Mumbai May 11, 2018, (Research Matters):
In a recent study, a team of researchers from Purdue University, USA, Northrop Grumman, USA, Indian Institute of Technology Bombay, Mumbai, India, and University of Florida, USA have studied the effect of using computer-aided design (CAD) simulations on teaching engineering design thinking to students.
Engineering design thinking is the strategies used to design solutions to an engineering problem. It often involves creative approaches to a problem to design an effective and economically viable solution. Unlike analytical thinking that is based in numbers and statistics, design thinking involves creative and practical resolutions to problems. The phrase “thinking outside the box” was coined to describe the process of design thinking. However, training students to think creatively about a problem can be a challenging task. According to the authors of the study “engineering design thinking is hard to teach and still harder to learn by novices, primarily due to the undetermined nature of engineering problems that often results in multiple solutions”.
The arrival of the digital age has brought in tools like CAD that have immensely aided engineers during the process of design thinking. With smartphones becoming commonplace, and the processing power of the computers continuing to rise, tools like CAD could soon become accessible to college students too. The researchers wanted to study the effects of using a tool like CAD simulations on learning design thinking.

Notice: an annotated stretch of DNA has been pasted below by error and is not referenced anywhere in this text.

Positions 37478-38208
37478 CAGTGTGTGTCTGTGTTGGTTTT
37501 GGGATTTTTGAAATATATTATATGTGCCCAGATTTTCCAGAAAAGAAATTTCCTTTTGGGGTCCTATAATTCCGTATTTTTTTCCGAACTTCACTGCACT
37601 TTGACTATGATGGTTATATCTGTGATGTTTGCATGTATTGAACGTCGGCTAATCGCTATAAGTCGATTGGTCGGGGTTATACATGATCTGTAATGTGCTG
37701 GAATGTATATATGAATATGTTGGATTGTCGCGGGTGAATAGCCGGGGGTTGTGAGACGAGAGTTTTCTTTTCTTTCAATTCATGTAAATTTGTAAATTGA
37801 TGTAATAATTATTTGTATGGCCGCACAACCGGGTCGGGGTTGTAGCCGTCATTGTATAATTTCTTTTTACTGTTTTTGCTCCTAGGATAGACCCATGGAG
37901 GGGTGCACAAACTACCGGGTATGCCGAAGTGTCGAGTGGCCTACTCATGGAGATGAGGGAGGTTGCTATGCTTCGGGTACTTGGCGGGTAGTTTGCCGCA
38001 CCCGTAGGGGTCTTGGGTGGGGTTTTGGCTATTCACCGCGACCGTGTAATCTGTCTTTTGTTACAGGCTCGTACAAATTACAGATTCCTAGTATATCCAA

For their study, the researchers used CAD simulation software to teach freshman students. The students interacted with the CAD simulation software in the context of a collaborative assignment, while the researchers characterized the different levels of design thinking displayed by the students.
The researchers have identified a framework with four different levels engineering design thinking -- beginning designer, adept beginning designer, informed designer, adept informed designer. The study further characteristics associated with each of the four levels. “The four levels pertain to four engineering strategies that the students pursued-- understanding the design challenge, building knowledge, weighing options and making tradeoffs, and reflecting on the process” claim the researchers. The study also revealed significant improvements in two categories-- understanding the design challenge, building knowledge, among students who interacted with the CAD software.
The study highlights the importance of using CAD software in the classrooms. It could also help us design better classrooms to teach the process of design thinking, equipped with the right tools and the right learning environment.